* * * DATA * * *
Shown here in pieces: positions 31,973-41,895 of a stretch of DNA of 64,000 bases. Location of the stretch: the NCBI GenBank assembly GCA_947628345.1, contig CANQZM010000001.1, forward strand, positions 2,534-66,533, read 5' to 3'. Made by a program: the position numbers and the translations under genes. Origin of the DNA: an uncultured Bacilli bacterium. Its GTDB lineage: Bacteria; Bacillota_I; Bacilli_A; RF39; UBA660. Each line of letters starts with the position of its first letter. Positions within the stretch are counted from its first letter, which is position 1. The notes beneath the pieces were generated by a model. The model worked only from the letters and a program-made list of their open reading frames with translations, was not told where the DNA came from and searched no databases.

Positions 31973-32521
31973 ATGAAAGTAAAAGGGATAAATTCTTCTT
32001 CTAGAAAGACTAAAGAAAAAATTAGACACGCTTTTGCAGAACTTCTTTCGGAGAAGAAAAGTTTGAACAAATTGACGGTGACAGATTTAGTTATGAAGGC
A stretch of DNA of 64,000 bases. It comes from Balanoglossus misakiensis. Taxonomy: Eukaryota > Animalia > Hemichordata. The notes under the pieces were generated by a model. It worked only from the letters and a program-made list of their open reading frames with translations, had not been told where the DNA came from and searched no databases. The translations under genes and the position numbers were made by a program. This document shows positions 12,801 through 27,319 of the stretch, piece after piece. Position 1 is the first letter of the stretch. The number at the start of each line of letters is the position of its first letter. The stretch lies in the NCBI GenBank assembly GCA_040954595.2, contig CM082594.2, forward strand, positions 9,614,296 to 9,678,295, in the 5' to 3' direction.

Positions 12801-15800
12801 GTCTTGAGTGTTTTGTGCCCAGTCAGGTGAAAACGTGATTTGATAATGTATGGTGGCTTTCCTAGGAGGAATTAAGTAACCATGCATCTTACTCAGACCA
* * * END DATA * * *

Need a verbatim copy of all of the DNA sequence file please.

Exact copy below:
Shown here in pieces: positions 31,973-41,895 of a stretch of DNA of 64,000 bases. Location of the stretch: the NCBI GenBank assembly GCA_947628345.1, contig CANQZM010000001.1, forward strand, positions 2,534-66,533, read 5' to 3'. Made by a program: the position numbers and the translations under genes. Origin of the DNA: an uncultured Bacilli bacterium. Its GTDB lineage: Bacteria; Bacillota_I; Bacilli_A; RF39; UBA660. Each line of letters starts with the position of its first letter. Positions within the stretch are counted from its first letter, which is position 1. The notes beneath the pieces were generated by a model. The model worked only from the letters and a program-made list of their open reading frames with translations, was not told where the DNA came from and searched no databases.

Positions 31973-32521
31973 ATGAAAGTAAAAGGGATAAATTCTTCTT
32001 CTAGAAAGACTAAAGAAAAAATTAGACACGCTTTTGCAGAACTTCTTTCGGAGAAGAAAAGTTTGAACAAATTGACGGTGACAGATTTAGTTATGAAGGC
A stretch of DNA of 64,000 bases. It comes from Balanoglossus misakiensis. Taxonomy: Eukaryota > Animalia > Hemichordata. The notes under the pieces were generated by a model. It worked only from the letters and a program-made list of their open reading frames with translations, had not been told where the DNA came from and searched no databases. The translations under genes and the position numbers were made by a program. This document shows positions 12,801 through 27,319 of the stretch, piece after piece. Position 1 is the first letter of the stretch. The number at the start of each line of letters is the position of its first letter. The stretch lies in the NCBI GenBank assembly GCA_040954595.2, contig CM082594.2, forward strand, positions 9,614,296 to 9,678,295, in the 5' to 3' direction.

Positions 12801-15800
12801 GTCTTGAGTGTTTTGTGCCCAGTCAGGTGAAAACGTGATTTGATAATGTATGGTGGCTTTCCTAGGAGGAATTAAGTAACCATGCATCTTACTCAGACCA